Scott Thompson | Credit: Courtesy

The waters of the Santa Barbara Channel got choppy and sloppy with the winds last week, and when Scott Thompson fell overboard near Santa Cruz Island, he surfaced to see his urchin boat — the Miss Grace — motoring away from him.

He’d left it in gear as he’d stepped to the side of the boat for a pee, but the chop against the starboard side made him lose his footing on something slippery. The sun was setting, and his first impulse was to chase after the boat, but the current was against him. Instead, on a moonless night, wearing only a T-shirt and a pair of shorts, Thompson swam for the lights of the nearest platform he could see.

Credit: Courtesy

In the comment stream of an Instagram post by TowBoatsUS, a salvage service out of Ventura Harbor, Thompson related that he’d gone out in a terrible mood. A very good friend had died of a heart attack recently at the age of 38, leaving his wife and two little girls about the same ages as Thompson’s own. “Really?? Really?? This is how it all ends??” Thompson wrote. “I thought of my wife and kids immediately and just thought, ‘Okay, you’ve got this … figure it out.’”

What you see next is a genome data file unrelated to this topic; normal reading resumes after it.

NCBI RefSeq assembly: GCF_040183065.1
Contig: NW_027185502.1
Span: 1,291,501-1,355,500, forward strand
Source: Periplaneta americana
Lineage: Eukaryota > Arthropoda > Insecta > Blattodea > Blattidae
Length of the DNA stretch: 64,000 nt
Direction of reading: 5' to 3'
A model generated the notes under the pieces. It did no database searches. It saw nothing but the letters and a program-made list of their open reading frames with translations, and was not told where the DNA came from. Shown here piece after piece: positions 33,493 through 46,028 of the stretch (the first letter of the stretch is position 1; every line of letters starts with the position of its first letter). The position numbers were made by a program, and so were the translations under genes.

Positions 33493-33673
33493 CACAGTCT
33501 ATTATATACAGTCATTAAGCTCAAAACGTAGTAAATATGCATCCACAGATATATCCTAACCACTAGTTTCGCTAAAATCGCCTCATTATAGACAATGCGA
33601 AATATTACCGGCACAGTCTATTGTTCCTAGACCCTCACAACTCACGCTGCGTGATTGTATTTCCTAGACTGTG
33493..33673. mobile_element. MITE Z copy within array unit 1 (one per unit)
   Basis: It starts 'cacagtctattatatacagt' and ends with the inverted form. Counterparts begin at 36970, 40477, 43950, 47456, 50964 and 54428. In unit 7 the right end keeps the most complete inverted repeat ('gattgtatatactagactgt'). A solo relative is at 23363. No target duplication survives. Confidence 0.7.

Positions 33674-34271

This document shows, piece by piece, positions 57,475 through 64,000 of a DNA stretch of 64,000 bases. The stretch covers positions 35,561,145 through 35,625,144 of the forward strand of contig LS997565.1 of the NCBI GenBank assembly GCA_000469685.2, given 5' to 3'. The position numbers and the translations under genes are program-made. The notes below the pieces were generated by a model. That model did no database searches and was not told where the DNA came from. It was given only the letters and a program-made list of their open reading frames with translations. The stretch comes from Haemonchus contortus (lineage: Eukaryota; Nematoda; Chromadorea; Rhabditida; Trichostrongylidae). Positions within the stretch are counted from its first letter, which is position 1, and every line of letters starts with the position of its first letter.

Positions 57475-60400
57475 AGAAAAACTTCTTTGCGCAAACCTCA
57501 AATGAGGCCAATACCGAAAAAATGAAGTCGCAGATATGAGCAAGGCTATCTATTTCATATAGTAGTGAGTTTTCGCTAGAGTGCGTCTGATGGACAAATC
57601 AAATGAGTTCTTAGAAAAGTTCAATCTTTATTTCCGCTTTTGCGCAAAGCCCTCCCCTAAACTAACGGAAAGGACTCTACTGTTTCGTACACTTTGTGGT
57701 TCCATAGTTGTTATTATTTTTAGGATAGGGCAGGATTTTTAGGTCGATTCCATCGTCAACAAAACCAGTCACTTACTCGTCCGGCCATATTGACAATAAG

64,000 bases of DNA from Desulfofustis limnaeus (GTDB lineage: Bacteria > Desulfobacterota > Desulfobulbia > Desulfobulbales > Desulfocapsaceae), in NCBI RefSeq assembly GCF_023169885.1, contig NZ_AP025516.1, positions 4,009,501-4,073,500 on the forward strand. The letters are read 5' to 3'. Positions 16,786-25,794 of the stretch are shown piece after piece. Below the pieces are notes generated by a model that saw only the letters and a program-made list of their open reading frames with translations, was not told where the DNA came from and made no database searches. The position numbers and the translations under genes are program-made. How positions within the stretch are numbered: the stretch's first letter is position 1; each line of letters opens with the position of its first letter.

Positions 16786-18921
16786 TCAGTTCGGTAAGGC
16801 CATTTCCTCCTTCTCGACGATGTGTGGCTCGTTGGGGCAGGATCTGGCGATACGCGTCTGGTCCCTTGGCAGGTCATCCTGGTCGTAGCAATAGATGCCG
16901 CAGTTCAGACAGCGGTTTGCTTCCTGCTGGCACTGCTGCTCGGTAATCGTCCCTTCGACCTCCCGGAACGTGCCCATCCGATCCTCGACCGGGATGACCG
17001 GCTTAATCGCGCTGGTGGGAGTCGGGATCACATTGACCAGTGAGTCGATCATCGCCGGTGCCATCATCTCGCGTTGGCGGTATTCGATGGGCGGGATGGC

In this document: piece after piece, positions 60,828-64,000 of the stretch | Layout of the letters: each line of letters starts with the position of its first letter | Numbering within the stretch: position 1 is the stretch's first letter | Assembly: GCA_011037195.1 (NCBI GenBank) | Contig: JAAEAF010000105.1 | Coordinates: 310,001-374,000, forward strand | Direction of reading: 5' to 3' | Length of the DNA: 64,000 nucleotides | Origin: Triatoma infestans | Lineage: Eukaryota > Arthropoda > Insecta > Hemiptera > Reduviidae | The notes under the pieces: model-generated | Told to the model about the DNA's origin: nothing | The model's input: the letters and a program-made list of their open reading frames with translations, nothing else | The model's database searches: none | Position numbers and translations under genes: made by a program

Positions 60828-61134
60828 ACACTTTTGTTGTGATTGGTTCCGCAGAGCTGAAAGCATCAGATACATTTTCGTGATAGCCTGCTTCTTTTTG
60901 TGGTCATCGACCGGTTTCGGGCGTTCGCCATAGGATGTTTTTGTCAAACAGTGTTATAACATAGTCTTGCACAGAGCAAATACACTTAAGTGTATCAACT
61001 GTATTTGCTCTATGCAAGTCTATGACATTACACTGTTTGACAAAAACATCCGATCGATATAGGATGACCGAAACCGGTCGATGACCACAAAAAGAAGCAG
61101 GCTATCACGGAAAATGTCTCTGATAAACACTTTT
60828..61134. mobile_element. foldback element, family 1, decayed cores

He headed for what he thought was Platform Gina, trying to encourage himself and to push away negative thoughts as he kicked and pulled through 57-degree water. “At some point a little seal showed up and started bobbing around checking me out, and I was so happy to see another living creature I just started to talk to it. I even asked him for a lift at one point.”

Thompson finally reached Platform Gail, greeted by a swarm of seagulls. He grabbed hold of a platform leg, getting cut up by barnacles until he caught a swell of water and was able to reach a ladder. “The guys on the platform took very good care of me, and well now you all know! I’m soooo thankful to be alive and here resting at home with my family.”

Towboat captain Paul Amaral estimated Thompson was probably in the water for five hours, swimming for his life, perhaps conditioned by his urchin diving for the cold temperature.

His friend Casey Brown said, “Not a lot of people survive that one,” and Rose Brown has started a GoFundMe to help repair Thompson’s boat, which was recovered — in one piece but in need of repair and gear — in Frenchy’s Cove at Anacapa Island.

Rose Brown later clarified it was on Wednesday, January 26, that Thompson had headed to sea and, thankfully, returned. He relates the story in full at Peter Maguire’s blog Sour Milk. It’s a rippin’ tale.

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